the one or more transient DC voltages or potentials or the one
or more DC voltage or potential wavefolms.
The first means is preferably arranged and adapted to
progressively increase, progressively decrease, progressively
vary, scan, linearly increase, linearly decrease, increase in
a stepped, progressive or other manner or decrease in a
stepped, progressive or other manner the amplitude, height or
depth of the one or more transient DC voltages or potentials
or the one or more DC voltage or potential waveforms by xl
Volts over a time period tl. Preferably, xl is selected from
the group consisting of: (i) < 0.1 V; (ii) 0.1-0.2 V; (iii)
0.2-0.3 V; (iv) 0.3-0.4 V; (v) 0.4-0.5 V; (vi) 0.5-0.6 V;
(vii) 0.6-0.7 V; (viii) 0.7-0.8 V; (ix) 0.8-0.9 V; (x) 0.9-1.0
V; (xi) 1.0-1.5 V; (xii) 1.5-2.0 V; (xiii) 2.0-2.5 V; (xiv)
2.5-3.0 V; (xv) 3.0-3.5 V; (xvi) 3.5-4.0 V; (xvii) 4.0-4.5 V;
(xviii) 4.5-5.0 V; (xix) 5.0-5.5 V; (xx) 5.5-6.0 V; (xxi) 6.0-
6.5 V; (xxii) 6.5-7.0 V; (xxiii) 7.0-7.5 V; (xxiv) .7.5-8.0 V;
(xxv) 8.0-8.5 V; (xxvi) 8.5-9.0 V; (xxvii) 9.0-9.5 V; (xxviii)
9.5-10.0 V; and (xxix) > 10.0 V. Preferably, t1 is selected
from the group consisting of: (i) < 1 ms; (ii) 1-10,ms; (iii)
10-20 ms; (iv) 20-30 ms; (v) 30-40 ms; (vi) 40-50 ms; (vii)
50-60 ms; (viii) 60-70 ms; (ix) 70-80 ms; (x) 80-90 ms; (xi)
90-100 ms; (xii) 100-200 ms; (xiii) 200-300 ms; (xiv) 300-400
ms; (xv) 400-500 ms; (xvi) 500-600 mS; (xvii) 600-700 ms;
(xviii) 700-800 ms; (xix) 800-900 ms; (xx) 900-1000 ms; (xxi)
1-2 s; (xxii) 2-3 s; (xxiii) 3-4 s; (xxiv) 4-5 s; and (xxv)
s.
The mass analyser preferably further comprises second
means arranged and adapted to progressively increase,
progressively decrease, progressively vary, scan, linearly
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increase, linearly decrease, increase in a stepped,
progressive or other manner or decrease in a stepped,
, progressive or other manner the velocity or rate at which the
one or more transient DC voltages or potentials or the one or
more DC potential or voltage wavefolms are applied to the
electrodes.
The second means is preferably arranged and adapted to
progressively increase, progressively decrease, progressively
vary, scan, linearly increase, linearly decrease, increase in
a stepped, progressive or other manner or decrease in a
stepped, progressive or other manner the velocity or rate at
which the one or more transient DC voltages or potentials or
the one or more DC voltage or potential waveforms are applied
to the electrodes by x2 m/s over a time period t2. Preferably,
x2 is selected from the group consisting of: (i) < 1; (ii) 1-2;
(iii) 2-3; (iv) 3-4; (v) 4-5; (vi) 5-6; (vii) 6-7; (viii) 7-8;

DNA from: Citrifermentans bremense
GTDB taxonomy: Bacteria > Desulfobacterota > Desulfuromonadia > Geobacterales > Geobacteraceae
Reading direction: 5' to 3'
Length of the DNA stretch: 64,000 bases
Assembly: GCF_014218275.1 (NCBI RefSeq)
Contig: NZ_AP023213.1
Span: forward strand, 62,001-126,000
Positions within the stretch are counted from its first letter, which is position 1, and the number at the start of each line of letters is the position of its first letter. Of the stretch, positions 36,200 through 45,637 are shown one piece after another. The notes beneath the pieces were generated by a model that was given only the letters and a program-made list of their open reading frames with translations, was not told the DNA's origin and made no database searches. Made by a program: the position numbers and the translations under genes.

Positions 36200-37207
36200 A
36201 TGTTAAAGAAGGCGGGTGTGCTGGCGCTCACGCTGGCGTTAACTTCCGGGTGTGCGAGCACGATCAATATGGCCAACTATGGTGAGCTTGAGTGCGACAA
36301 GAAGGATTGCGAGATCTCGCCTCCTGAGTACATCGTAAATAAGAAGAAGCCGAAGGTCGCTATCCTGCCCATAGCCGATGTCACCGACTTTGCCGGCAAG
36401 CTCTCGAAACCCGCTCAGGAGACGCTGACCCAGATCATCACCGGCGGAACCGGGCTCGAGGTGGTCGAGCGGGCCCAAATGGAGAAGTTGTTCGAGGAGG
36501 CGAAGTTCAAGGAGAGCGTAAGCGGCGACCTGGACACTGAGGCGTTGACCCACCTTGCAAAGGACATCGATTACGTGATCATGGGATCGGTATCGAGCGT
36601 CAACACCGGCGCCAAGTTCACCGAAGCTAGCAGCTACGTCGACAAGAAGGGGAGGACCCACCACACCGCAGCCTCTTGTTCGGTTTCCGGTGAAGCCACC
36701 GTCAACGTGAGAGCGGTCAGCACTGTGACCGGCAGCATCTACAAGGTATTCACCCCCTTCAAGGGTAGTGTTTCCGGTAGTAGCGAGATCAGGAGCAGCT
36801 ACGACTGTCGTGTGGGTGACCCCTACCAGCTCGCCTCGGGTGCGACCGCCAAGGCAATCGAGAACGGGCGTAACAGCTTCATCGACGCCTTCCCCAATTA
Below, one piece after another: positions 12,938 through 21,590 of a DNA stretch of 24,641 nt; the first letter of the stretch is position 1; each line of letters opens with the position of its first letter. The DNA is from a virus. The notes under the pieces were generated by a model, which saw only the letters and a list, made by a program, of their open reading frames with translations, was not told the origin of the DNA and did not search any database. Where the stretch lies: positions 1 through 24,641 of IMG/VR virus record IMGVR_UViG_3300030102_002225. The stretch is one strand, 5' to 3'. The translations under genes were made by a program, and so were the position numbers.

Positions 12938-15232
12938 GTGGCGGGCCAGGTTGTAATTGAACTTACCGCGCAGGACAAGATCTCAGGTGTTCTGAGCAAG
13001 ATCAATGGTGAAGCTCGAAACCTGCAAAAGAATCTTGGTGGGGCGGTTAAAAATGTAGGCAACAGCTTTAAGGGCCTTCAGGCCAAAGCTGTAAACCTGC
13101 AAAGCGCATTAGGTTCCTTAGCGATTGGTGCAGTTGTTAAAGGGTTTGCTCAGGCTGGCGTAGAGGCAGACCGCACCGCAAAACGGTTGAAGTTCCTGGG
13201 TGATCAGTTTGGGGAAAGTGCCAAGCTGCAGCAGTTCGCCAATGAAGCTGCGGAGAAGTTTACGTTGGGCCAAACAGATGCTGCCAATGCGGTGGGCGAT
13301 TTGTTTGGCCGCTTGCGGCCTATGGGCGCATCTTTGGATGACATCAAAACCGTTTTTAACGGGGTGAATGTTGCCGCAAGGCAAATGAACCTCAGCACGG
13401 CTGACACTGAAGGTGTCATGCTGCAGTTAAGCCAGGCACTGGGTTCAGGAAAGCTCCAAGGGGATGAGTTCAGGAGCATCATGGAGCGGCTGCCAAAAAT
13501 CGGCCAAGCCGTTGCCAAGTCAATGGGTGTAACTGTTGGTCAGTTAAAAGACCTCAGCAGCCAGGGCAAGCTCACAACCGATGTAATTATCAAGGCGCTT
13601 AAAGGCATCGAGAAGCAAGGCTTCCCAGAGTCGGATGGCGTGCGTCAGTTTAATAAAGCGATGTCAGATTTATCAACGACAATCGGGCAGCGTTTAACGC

(ix) 8-9; (x) 9-10; (xi) 10-11; (xii) 11-12; (xiii) 12-13;
(xiv) 13-14; (xv) 14-15; (xvi) 15-16; (xvii) 16-17; (xviii)
17-18; (xix) 18-19; 000 19-20; (xxi) 20-30; (xxii) 30-40;
(xxiii) 40-50; (xxiv) 50-60; (xxv) 60-70; (xxvi) 70-80;
(xxvii) 80-90; (xxviii) 90-100; (xxix) 100-150; (xxx) 150-200;
(xxxi) 200-250; (xxxii) 250-300; (xxxiii) 300-350; ,(xxxiv)
350-400; (xxxv) 400-450; (xxxvi) 450-500; and (xxxvii) > 500.
Preferably, t2 is selected from the group consisting of: (i) <
1 ms; (ii) 1-10 ms; (iii) 10-20 ms; (iv) 20-30 ms; (v) 30-40
ms; (vi) 40-50 ms; (vii) 50-60 ms; (viii) 60-70 ms; (ix) 70-80
ms; (x) 80-90 ms; (xi) 90-100 ms; (xii) 100-200 ms; (xiii)
200-300 ms; (xiv) 300-400 ms; (xv) 400-500 ms; (xvi) 500-600
ms; (xvii) 600-700 ms; (xviii) 700-800 ms; (xix) 800-900 ms;
(xx) 900-1000 ms; (xxi) 1-2 s; (xxii) 2-3 s; (xxiii) 3-4 s;
(xxiv) 4-5 s; and (xxv) > 5 s.
The mass analyser preferably comprises third means
arranged and adapted to progressively increase, progressively
decrease, progressively vary, scan, linearly increase,
linearly decrease, increase in a stepped, progressive or other
manner or decrease in a stepped, progressive or other manner
the amplitude of the first AC or RF voltage applied to the
electrodes.
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The third means is preferably arranged and adapted to
progressively increase, progressively decrease, progressively
vary, scan, linearly increase, linearly decrease, increase in
a stepped, progressive or othe' manner or decrease in a
stepped, progressive or other manner the amplitude of the
first AC or RF voltage by x3 Volts over a time period t3.
Preferably, x3 is selected from the group consisting of: (i) <
50 V peak to peak; (ii) 50-100 V peak to peak; (iii) 100-150 V
peak to peak; (iv) 150-200 V peak to peak; (v) 200-250 V peak
to peak; (vi) 250-300 V peak to peak; (vii) 300-350 V peak to
peak; (viii) 350-400 V peak to peak; (ix) 400-450 V peak to
peak; (x) 450-500 V peak to peak; and (xi) > 500 V peak to
peak. Preferably, t3 is selected from the group consisting of:
(i) < 1 ms; (ii) 1-10 ms; (iii) 10-20 ms; (iv) 20-30 ms; (v)
30-40 ms; (vi) 40-50 ms; (vii) 50-60 ms; (viii) 60-70 ms; (ix)
70-80 ms; (x) 80-90 ms; (xi) 90-100 ms; (xii) 100-200 ms;
(xiii) 200-300 ms; (xiv) 300-400 ms; (xv) 400-500 ms; (xvi)
500-600 ms; (xvii) 600-700 ms; (xviii) 700-800 ms; (xix) 800-
900 ms; (xx) 900-1000 ms; (xxi) 1-2 s; (xxii) 2-3 s; (xxiii)
3-4 s; (xxiv) 4-5 s; and (xxv) > 5 s.
The mass analyser preferably comprises fourth means
arranged and adapted to progressively increase, progressively
decrease, progressively vary, scan, linearly increase,
linearly decrease, increase in a stepped, progressive or other
manner or decrease in a stepped, progressive or other manner
the frequency of the first RF or AC voltage applied to the
electrodes.
The fourth means is preferably arranged and adapted to
progressively increase, progressively decrease, progressively
vary, scan, linearly increase, linearly decrease, increase in
a stepped, progressive or other manner or decrease in a
stepped, progressive or other manner the frequency of the
first RF or AC voltage applied to the electrodes by x4 MHz over'
a time period t4. Preferably, x4 is selected from the group
consisting of: (i) < 100 kHz; (ii) 100-200 kHz; (iii) 200-300
kHz; (iv) 300-400 kHz; (v) 400-500 kHz; (vi) 0.5-1.0 MHz;